Mia Hansen-Løve Interview: “The Father of My Children”
As a teenager, 29-year-old writer-director Mia Hansen-Løve was plucked from theater classes at her Paris lycée and cast in Late August, Early September (1998) by Olivier Assayas, a heady experience that would come to shape her future endeavors. After a brief detour into academia, she made a few short films and, like Assayas (to whom she’s now married), briefly contributed to Cahiers du cinéma before embarking more seriously on the path of becoming a film director. Early on, the late producer Humbert Balsan (champion of Elia Suleiman and Claire Denis, among others) took an interest in Hansen-Løve and helped finance her debut feature, All Is Forgiven (2007). Although the seemingly indefatigable Balsan took his own life two years before the film was released, he is a presiding spirit of sorts in Hansen-Løve’s latest, a dialectically structured ode to artistic devotion and familial bonds. [Spoiler ahead.]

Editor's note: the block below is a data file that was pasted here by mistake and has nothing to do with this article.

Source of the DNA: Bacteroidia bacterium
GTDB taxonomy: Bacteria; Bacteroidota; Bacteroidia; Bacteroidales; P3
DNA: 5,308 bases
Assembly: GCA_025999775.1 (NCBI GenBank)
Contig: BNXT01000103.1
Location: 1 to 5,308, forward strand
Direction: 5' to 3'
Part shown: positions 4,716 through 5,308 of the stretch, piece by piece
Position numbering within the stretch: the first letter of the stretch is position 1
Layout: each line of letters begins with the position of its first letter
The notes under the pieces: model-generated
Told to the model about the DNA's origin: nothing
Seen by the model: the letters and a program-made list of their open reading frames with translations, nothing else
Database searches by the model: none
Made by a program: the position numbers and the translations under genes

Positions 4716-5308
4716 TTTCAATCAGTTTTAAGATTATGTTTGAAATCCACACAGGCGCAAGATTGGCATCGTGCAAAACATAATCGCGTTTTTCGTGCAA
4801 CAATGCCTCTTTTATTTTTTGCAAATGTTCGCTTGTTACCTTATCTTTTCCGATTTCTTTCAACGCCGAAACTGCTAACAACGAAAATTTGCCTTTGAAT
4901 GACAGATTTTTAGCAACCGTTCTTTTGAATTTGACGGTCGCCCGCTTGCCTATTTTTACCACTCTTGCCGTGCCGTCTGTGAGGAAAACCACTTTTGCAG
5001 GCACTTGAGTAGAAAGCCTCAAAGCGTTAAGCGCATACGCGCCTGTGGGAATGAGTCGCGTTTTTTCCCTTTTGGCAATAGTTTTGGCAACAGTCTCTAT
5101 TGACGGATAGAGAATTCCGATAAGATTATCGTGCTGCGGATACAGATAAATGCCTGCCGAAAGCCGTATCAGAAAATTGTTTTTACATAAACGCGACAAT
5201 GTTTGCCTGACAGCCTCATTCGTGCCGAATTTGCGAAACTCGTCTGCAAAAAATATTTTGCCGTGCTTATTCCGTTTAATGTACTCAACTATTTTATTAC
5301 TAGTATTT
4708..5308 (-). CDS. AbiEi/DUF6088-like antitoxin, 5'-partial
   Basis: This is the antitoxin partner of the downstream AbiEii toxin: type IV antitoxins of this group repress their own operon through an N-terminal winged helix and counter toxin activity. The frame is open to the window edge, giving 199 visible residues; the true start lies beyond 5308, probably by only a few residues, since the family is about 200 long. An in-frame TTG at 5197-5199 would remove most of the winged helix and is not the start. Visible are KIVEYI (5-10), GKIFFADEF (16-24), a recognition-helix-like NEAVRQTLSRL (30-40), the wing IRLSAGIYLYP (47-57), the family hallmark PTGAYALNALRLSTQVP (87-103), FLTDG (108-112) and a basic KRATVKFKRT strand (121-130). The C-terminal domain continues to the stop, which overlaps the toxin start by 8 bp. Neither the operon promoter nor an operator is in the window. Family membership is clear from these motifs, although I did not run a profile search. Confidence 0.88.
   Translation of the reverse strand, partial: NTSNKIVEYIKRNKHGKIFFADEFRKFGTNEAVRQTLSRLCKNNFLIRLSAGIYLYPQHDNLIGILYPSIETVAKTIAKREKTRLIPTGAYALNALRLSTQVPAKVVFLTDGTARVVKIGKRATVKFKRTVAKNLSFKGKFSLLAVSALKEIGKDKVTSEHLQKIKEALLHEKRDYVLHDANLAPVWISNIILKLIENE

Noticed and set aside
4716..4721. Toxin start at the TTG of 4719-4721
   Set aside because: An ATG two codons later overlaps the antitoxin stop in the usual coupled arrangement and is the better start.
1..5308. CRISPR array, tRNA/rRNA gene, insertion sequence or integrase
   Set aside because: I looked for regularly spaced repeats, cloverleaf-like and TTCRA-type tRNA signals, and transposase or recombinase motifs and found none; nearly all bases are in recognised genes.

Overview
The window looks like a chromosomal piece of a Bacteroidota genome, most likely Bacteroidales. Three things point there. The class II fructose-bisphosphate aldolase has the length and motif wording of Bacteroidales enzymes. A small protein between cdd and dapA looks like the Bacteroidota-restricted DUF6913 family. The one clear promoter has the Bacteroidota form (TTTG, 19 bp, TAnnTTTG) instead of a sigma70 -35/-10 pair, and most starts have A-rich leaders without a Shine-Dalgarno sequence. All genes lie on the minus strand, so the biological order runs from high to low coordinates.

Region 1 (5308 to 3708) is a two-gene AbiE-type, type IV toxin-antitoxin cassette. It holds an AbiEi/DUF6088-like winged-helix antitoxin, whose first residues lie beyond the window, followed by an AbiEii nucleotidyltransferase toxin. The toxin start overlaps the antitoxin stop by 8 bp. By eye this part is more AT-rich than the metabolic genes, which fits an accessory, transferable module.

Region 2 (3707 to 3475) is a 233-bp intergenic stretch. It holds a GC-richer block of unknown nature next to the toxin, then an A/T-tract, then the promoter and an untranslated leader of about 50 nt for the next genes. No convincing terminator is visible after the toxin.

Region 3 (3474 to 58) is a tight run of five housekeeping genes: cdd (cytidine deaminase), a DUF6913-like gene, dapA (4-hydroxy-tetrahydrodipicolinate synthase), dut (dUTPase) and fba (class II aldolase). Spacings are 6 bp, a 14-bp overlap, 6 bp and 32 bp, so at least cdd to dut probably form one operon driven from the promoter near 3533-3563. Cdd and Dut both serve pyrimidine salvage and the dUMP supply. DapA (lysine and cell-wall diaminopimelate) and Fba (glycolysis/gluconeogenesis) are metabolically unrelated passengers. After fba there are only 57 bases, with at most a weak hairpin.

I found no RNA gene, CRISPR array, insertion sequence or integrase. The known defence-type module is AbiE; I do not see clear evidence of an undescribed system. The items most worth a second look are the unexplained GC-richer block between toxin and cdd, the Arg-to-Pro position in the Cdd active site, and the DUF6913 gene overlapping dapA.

Winner of a Special Jury Prize in the Un Certain Regard section at Cannes 2009, Hansen-Løve’s briskly paced The Father of My Children trails Paris-based independent film producer Grégoire Canvel (a dynamic Louis-Do de Lencquesaing) through the frenentic routines of his professional and personal life. Canvel’s a man in constant motion, juggling numerous projects and stressful conflicts (teary-eyed actors, a walkout on the set of a Swedish production) while trying to steal time with his increasingly impatient wife Sylvia (Chiara Caselli) and their three daughters, including teenager Clémence (Alice de Lencquesaing). Beset by a chain of quickening financial troubles, Canvel finally confesses to Sylvia that his company, Moon Films, is on the brink of bankruptcy. His next instinctive decision, glimpsed in a scene shocking for its abruptness and brevity, is decisive, leaving Sylvia and kin to grapple with his material and spiritual legacy. Admirable for its lean, limpid style, Father observes the tension between outer calm and inner anguish on either side of that act, with Grégoire’s drive and personal velocity set against quieter, movingly rendered scenes of domestic contentment (a play staged by the youngest daughters, who mock their father’s harried work routine, is wonderful). It’s a sophisticated and poignant story of the often thankless challenges and personal costs of making art. Read the rest of my interview at Filmmaker.